The backlash against Publix was fierce. It included tweets like this, from state Rep. Carlos G. Smith, D-Winter Park: “How many flowers did I buy from your stores for funerals, graves, + memorials for Pulse + MSD victims? #BoycottPublix”

Publix, shifting quickly to damage-control mode, tweeted that it “has not provided financial support to the National Rifle Association.” And it swiftly released a statement meant to distance itself from all controversy: “We support bipartisan, business-friendly candidates, regardless of party affiliation and we remain neutral on issues outside of our core business.”

The trouble with this explanation is that, while certainly business-friendly, Putnam has not shown himself to be “bipartisan.” He’s not a candidate for centrists. He makes overt appeals to social and religious conservatives and the Trumpian anti-immigrant right.

While in Congress, Putnam voted to roll back requirements for the Voting Rights Act. He pressed for stricter voter IDs beyond driver licenses in a thinly disguised effort to suppress minority votes.

As a candidate for governor, he is pushing a “Florida Families First” agenda that includes promises to “fight for the life of the unborn and make Florida first in protecting life,” create an “Office of Faith-Based and Community-Based Initiatives within the Executive Office of the Governor” and establish a “Home School and School Choice Ombudsman.”

Putnam’s NRA rating is A+. He has endorsed the open carrying of firearms, and the carrying of guns on college campuses. He criticized Florida’s recently passed law that raised the firearm-purchase age to 21 from 18 and requires mandatory three-day waiting period for firearm purchases.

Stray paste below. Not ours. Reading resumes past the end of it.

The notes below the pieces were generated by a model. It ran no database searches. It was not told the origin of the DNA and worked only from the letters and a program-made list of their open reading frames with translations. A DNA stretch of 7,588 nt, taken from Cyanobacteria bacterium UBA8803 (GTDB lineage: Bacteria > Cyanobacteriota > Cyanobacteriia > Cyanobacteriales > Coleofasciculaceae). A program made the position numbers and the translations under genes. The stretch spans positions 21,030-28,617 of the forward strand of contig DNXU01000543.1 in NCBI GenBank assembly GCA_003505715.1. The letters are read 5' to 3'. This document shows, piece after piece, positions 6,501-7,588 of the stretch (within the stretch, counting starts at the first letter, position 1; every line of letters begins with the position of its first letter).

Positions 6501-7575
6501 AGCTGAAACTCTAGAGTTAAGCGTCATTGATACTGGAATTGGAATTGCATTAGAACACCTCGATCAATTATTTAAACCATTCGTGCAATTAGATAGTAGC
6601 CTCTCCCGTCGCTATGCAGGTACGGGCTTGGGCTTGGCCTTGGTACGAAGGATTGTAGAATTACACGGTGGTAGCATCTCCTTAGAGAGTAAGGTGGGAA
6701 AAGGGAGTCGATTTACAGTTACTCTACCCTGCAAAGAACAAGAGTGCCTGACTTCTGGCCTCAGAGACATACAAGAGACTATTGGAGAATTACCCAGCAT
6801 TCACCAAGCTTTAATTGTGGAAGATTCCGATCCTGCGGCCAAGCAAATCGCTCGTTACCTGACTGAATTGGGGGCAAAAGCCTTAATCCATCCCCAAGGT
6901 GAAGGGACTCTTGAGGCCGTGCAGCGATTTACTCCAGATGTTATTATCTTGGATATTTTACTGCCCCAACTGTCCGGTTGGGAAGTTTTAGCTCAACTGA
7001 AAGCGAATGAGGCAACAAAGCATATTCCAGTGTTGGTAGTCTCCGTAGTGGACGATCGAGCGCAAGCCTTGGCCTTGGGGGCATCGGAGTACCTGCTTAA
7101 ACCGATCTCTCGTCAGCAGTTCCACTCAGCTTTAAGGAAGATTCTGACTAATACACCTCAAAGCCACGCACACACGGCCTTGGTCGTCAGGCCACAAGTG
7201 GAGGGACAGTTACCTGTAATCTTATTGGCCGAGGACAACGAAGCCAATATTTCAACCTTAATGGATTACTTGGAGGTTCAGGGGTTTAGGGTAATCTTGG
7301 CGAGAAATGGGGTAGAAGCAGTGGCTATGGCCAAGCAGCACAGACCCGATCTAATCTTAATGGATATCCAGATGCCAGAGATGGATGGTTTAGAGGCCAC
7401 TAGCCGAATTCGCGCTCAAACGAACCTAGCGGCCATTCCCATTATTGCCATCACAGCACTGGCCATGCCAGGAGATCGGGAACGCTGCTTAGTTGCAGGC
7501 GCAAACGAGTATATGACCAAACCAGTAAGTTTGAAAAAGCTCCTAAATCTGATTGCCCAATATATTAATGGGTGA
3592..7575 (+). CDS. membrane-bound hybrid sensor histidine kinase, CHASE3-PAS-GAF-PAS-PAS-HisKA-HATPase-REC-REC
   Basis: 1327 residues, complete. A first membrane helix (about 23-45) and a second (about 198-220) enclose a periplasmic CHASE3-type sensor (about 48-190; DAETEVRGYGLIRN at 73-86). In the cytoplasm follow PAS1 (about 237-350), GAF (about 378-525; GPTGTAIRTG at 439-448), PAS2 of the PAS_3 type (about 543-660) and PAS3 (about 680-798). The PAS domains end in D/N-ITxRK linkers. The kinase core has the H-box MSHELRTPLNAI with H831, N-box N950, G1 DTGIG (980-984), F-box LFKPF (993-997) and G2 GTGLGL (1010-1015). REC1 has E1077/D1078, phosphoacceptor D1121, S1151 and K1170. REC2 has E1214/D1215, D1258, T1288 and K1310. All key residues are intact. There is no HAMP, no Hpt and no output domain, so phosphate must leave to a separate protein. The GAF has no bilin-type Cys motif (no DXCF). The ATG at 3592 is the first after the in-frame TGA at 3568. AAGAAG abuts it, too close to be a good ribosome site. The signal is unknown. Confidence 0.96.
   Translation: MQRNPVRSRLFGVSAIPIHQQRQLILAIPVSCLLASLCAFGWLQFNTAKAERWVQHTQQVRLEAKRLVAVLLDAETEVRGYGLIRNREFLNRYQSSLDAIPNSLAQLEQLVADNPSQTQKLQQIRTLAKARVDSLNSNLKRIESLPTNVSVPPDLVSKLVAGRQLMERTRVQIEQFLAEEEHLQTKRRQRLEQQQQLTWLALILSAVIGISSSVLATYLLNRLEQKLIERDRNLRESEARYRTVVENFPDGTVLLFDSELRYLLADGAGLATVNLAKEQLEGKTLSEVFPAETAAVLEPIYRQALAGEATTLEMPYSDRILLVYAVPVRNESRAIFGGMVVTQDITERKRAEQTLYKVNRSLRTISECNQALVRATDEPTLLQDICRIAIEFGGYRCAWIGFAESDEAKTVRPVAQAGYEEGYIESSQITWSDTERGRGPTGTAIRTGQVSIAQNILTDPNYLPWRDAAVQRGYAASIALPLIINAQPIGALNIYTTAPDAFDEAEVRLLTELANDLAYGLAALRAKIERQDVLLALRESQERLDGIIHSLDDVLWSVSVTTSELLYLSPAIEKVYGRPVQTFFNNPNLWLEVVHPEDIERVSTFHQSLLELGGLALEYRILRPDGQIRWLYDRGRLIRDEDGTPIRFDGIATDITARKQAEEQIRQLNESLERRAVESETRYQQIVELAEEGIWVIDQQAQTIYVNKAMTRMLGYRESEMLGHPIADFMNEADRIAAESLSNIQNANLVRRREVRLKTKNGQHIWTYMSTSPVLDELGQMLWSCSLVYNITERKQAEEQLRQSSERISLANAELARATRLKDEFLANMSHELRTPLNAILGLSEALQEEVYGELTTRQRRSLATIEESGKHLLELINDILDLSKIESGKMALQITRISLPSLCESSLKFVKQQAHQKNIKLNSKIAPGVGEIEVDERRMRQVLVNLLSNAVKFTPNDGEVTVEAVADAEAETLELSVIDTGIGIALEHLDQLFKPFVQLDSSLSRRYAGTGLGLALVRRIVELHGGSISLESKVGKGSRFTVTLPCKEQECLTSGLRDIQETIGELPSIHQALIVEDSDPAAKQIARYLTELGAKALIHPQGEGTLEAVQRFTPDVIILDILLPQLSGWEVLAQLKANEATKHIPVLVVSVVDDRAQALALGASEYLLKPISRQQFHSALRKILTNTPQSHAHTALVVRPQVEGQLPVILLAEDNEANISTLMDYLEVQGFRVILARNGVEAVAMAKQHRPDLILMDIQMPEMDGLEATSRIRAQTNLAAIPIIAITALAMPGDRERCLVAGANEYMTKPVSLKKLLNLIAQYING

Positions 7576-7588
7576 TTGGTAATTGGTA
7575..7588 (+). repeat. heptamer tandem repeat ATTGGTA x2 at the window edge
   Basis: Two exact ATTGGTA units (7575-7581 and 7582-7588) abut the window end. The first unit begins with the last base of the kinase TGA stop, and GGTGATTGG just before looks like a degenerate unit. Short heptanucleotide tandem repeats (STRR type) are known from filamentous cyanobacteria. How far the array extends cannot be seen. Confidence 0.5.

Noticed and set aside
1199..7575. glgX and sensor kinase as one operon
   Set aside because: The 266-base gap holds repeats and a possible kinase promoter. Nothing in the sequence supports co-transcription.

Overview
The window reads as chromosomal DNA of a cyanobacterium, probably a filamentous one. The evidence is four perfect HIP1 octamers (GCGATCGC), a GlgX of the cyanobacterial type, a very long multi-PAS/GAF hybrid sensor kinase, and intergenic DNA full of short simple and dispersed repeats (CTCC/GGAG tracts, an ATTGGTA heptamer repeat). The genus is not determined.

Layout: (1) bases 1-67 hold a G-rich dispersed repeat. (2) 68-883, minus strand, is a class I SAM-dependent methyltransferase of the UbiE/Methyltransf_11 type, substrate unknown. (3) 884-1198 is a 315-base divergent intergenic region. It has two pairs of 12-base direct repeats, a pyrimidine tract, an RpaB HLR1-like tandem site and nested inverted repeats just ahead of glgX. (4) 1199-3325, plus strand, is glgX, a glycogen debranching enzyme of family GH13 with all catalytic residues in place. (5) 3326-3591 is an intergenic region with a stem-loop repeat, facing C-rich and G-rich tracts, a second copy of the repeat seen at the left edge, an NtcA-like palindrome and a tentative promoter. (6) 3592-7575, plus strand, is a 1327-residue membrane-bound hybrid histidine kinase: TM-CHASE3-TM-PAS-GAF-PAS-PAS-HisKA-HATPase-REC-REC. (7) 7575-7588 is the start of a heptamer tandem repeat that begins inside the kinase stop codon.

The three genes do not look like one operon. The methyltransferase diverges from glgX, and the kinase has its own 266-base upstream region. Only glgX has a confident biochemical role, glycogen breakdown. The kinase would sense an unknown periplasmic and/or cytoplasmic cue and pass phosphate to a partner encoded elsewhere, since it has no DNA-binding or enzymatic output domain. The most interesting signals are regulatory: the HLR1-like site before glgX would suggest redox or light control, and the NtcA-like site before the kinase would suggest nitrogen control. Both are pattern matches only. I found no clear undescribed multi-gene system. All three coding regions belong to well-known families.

Sorry, Publix, these are not bipartisan positions.

Publix and Putnam go way back. Putnam was just 22, running for state representative, when Publix made its first donation, for $500, to the local up-and-comer: Publix’s base in Lakeland is 20 minutes from Putnam’s hometown of Bartow.

The generosity seems to go both ways. As agriculture commissioner, Putnam oversees regulation of Publix’s 800 Florida stores. When a TV station reported in 2016 that seven Tampa-area Publix stores failed health inspections, “Putnam responded the next day by pulling the inspections from the department’s website and eliminating the pass/fail grading system,” the Tampa Bay Times wrote. “He replaced it six months later with a new rubric. Instead of a failing grade, the worst rating issued now is ‘re-inspection required.’ ”

Publix can support whomever it wants. That’s its right as a corporate citizen. With 2010’s Citizens United, after all, the U.S. Supreme Court has given the green light to corporations and unions to spend whatever they like in independent political expenditures.

But in a nation as divided as ours, Publix can’t expect to bankroll a candidate without alienating some portion of its public. Call it a sign of the times, but our system is producing few, if any, “bipartisan” politicians. And now, not even a trip to the grocery store “Where Shopping Is a Pleasure” is immune from the tensions pulling the country apart.


Anonymous said...

Putnam got millions in land deal :

PRabbino said...

Let Publix know how you feel.

Eliza said...

Who is the best person to contact at Publix & is it really effective to object to the corporate controll of our health, lands and future of our children. These are disturbing times. The founder of Publix must be (hopefully) "turning in his grave".